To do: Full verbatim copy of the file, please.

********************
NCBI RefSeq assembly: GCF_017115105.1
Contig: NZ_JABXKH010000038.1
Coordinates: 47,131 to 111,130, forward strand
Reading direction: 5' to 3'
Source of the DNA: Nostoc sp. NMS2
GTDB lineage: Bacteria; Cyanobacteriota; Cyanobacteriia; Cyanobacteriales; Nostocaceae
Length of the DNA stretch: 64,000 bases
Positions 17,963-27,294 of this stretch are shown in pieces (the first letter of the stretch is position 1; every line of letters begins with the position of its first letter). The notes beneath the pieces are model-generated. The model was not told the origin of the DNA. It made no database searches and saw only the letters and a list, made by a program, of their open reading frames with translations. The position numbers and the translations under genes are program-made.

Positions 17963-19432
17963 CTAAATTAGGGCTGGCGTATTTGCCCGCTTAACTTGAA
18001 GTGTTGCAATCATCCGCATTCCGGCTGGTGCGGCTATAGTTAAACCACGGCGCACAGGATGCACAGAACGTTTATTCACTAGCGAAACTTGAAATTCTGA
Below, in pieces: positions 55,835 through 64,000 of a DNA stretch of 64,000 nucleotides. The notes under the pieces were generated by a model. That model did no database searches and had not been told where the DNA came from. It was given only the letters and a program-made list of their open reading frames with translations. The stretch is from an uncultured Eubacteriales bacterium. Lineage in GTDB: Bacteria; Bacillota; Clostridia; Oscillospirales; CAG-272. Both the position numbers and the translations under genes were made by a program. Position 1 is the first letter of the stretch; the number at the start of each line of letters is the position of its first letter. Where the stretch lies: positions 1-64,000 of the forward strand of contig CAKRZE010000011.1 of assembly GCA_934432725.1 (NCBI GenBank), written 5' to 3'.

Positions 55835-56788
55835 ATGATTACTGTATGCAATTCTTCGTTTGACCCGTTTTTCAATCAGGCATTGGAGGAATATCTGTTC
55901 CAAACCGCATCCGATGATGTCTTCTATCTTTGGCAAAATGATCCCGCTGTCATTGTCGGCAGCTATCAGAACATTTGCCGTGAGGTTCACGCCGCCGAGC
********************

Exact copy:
NCBI RefSeq assembly: GCF_017115105.1
Contig: NZ_JABXKH010000038.1
Coordinates: 47,131 to 111,130, forward strand
Reading direction: 5' to 3'
Source of the DNA: Nostoc sp. NMS2
GTDB lineage: Bacteria; Cyanobacteriota; Cyanobacteriia; Cyanobacteriales; Nostocaceae
Length of the DNA stretch: 64,000 bases
Positions 17,963-27,294 of this stretch are shown in pieces (the first letter of the stretch is position 1; every line of letters begins with the position of its first letter). The notes beneath the pieces are model-generated. The model was not told the origin of the DNA. It made no database searches and saw only the letters and a list, made by a program, of their open reading frames with translations. The position numbers and the translations under genes are program-made.

Positions 17963-19432
17963 CTAAATTAGGGCTGGCGTATTTGCCCGCTTAACTTGAA
18001 GTGTTGCAATCATCCGCATTCCGGCTGGTGCGGCTATAGTTAAACCACGGCGCACAGGATGCACAGAACGTTTATTCACTAGCGAAACTTGAAATTCTGA
Below, in pieces: positions 55,835 through 64,000 of a DNA stretch of 64,000 nucleotides. The notes under the pieces were generated by a model. That model did no database searches and had not been told where the DNA came from. It was given only the letters and a program-made list of their open reading frames with translations. The stretch is from an uncultured Eubacteriales bacterium. Lineage in GTDB: Bacteria; Bacillota; Clostridia; Oscillospirales; CAG-272. Both the position numbers and the translations under genes were made by a program. Position 1 is the first letter of the stretch; the number at the start of each line of letters is the position of its first letter. Where the stretch lies: positions 1-64,000 of the forward strand of contig CAKRZE010000011.1 of assembly GCA_934432725.1 (NCBI GenBank), written 5' to 3'.

Positions 55835-56788
55835 ATGATTACTGTATGCAATTCTTCGTTTGACCCGTTTTTCAATCAGGCATTGGAGGAATATCTGTTC
55901 CAAACCGCATCCGATGATGTCTTCTATCTTTGGCAAAATGATCCCGCTGTCATTGTCGGCAGCTATCAGAACATTTGCCGTGAGGTTCACGCCGCCGAGC